Woman with Bipolar Disorder

What’s It Like to Have Bipolar Disorder?

Living with bipolar disorder requires strength, courage, determination and adaptability. This condition will challenge you, confuse you and leave you grasping for air as you hang on through the highest of highs and the lowest of lows.

Riding a roller coaster of emotions, when you suffer from bipolar disorder you’re left searching for a state of equilibrium that seems to have permanently slipped away. Mania and depression alternate, one following the other, making it impossible for you to gain a foothold in normalcy. The severity of the two stages can vary greatly among sufferers, but the pattern is inescapable.

Unlike some forms of mental disorder, bipolar never fades into the background. With an anxiety disorder you’ll only feel anxious in certain situations (which can often be avoided), and once clinical depression lifts you’ll be set free to live again. But bipolar symptoms are a 24-hour affair, and when the mania or bipolar depression recedes, its opposite rushes in to take over.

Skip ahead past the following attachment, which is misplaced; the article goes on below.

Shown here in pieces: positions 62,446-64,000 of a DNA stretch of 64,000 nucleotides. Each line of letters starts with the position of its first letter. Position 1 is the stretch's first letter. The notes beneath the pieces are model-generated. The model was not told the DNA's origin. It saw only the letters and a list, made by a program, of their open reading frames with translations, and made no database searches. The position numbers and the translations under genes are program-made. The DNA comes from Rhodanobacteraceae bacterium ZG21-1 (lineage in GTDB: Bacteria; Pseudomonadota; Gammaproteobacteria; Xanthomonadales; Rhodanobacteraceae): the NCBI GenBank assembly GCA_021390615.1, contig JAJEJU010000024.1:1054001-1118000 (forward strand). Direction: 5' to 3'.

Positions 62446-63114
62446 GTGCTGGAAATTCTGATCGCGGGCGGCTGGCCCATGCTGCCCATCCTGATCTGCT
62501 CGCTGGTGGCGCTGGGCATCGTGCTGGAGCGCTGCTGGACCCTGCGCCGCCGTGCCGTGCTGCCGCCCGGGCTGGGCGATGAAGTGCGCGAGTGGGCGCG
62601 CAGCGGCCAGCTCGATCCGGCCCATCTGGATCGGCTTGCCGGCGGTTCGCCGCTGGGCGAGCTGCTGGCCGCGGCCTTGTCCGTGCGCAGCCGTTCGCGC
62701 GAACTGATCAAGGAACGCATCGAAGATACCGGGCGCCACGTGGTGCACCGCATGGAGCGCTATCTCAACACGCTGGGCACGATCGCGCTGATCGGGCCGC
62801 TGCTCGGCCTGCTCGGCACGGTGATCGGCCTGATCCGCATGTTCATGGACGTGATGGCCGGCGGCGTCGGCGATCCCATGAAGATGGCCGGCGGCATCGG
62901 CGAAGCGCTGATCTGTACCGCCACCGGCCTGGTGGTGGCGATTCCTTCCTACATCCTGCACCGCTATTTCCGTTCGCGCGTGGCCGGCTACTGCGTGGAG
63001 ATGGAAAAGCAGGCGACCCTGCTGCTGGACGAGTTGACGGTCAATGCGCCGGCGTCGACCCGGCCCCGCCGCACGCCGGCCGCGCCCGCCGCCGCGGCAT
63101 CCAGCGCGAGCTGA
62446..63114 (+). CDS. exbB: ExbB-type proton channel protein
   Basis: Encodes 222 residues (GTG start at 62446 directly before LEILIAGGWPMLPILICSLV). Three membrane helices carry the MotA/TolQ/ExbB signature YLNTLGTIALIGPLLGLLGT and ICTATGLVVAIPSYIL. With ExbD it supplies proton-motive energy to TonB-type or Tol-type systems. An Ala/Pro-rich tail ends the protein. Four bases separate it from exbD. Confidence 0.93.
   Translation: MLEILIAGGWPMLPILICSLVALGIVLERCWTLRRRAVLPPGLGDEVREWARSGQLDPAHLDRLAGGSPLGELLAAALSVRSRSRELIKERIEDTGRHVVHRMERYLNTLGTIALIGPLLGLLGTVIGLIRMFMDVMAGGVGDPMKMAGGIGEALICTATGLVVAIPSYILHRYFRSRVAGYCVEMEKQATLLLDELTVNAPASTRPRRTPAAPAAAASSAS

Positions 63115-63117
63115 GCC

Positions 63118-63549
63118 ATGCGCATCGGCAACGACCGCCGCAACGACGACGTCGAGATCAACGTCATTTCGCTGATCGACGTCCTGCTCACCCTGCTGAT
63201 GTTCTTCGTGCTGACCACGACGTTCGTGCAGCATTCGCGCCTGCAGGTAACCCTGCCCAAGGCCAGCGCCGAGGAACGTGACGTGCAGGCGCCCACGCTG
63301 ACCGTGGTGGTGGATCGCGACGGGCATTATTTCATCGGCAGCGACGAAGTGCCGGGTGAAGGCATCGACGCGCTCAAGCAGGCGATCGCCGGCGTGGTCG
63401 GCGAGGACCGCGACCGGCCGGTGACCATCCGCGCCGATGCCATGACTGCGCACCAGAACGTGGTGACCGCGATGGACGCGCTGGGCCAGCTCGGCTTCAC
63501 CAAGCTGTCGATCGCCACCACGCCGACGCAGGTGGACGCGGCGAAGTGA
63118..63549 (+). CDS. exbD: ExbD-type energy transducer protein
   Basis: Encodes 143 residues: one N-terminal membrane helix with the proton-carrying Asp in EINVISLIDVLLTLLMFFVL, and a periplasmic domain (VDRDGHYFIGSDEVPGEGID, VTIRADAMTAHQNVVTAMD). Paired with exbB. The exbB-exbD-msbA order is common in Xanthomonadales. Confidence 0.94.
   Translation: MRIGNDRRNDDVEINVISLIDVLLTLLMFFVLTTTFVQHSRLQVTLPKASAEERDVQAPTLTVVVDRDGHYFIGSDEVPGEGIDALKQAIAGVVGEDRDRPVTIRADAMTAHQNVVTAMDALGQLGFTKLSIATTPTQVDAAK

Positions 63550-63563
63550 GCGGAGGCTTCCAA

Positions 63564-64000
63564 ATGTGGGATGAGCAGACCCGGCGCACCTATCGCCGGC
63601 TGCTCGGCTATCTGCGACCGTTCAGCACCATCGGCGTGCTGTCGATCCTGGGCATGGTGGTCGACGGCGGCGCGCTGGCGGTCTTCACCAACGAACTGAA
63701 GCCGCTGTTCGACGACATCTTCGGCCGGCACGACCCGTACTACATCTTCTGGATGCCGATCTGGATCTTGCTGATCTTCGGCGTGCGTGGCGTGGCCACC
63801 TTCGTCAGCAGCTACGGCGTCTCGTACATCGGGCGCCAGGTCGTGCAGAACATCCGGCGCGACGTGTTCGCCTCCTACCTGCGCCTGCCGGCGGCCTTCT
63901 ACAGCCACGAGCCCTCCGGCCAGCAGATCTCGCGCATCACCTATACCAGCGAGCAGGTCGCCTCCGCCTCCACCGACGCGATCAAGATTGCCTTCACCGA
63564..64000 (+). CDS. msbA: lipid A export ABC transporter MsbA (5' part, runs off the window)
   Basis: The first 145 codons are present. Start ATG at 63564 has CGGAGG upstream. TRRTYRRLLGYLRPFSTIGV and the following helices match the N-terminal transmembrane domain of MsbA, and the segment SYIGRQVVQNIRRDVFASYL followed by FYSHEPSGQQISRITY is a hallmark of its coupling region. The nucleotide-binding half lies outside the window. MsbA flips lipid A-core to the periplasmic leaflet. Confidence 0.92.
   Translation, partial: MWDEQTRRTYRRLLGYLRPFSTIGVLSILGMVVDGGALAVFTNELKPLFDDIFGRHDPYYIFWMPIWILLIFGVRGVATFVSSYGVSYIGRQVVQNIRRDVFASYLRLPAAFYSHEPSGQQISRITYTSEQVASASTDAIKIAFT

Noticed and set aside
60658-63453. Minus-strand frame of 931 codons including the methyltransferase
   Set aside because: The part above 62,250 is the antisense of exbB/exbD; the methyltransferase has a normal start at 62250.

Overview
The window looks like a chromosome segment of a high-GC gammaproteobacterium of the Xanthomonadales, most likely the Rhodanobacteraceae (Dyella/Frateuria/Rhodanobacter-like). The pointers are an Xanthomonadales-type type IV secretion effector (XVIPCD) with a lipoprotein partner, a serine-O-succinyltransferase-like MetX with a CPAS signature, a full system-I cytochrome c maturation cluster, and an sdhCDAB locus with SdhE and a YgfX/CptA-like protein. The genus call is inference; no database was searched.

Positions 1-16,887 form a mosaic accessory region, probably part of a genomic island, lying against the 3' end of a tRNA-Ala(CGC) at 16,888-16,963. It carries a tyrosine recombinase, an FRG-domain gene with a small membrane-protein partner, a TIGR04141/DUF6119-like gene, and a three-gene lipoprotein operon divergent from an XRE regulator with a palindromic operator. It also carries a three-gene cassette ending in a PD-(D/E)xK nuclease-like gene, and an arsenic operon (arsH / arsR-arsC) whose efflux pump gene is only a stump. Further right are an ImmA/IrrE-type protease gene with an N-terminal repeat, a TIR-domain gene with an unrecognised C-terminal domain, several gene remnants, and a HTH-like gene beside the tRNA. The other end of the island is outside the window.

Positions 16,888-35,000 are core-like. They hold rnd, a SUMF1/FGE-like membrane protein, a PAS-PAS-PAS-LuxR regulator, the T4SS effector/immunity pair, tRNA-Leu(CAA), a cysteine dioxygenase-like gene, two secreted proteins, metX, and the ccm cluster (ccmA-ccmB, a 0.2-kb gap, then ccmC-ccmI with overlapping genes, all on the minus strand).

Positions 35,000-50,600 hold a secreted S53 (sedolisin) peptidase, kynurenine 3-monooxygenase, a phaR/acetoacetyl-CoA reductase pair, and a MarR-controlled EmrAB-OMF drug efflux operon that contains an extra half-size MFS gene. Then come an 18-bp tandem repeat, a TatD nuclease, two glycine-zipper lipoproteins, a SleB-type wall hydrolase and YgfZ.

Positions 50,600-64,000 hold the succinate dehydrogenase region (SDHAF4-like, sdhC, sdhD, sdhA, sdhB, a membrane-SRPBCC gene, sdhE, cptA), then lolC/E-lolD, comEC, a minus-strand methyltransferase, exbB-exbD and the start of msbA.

Because bipolar disorder is a constant companion, it dominates its victims’ waking hours. Under its influence, who you really are, or were, begins to seem like a distant memory. You find yourself trapped in a surreal landscape of consciousness; the person you see staring back at you when you look in the mirror may seem like a complete stranger, or an imposter.

As author Alyssa Reyans describes it in Letters from a Bipolar Mother, her autobiographical memoir, “bipolar robs you of that which is you. It can take from you the very core of your being and replace it with something completely opposite of who and what you truly are.”

Symptoms of Bipolar Mania

During the mania stage you may feel invincible, like you can conquer the world. At first this may seem like a positive development, but as time goes along the mania may deepen and intensify until you’re no longer able to control your emotional responses or actions.

No two episodes of mania are ever exactly alike, but there are a set of symptoms you’d likely mention if asked to explain what the mania state feels like. These symptoms include:

  • Hyperactivity
  • Insomnia
  • Racing thoughts
  • Rapid or uncontrolled speech
  • Inability to focus or sit still
  • An exaggerated sense of self-importance
  • Irritability
  • Verbal or physical aggression
  • Impulsivity and recklessness

When you’re deep inside a manic state you don’t know what you’ll do or say next, and neither will your close friends or loved ones.

Some bipolar sufferers exhibit a more muted version of this condition, known as hypomania. Here the usual symptoms are still present, but they’re not as severe or life-altering. The pattern of highs and lows remains the same, however, and no one who experiences hypomania would describe it as a benign or harmless condition.

Symptoms of Bipolar Depression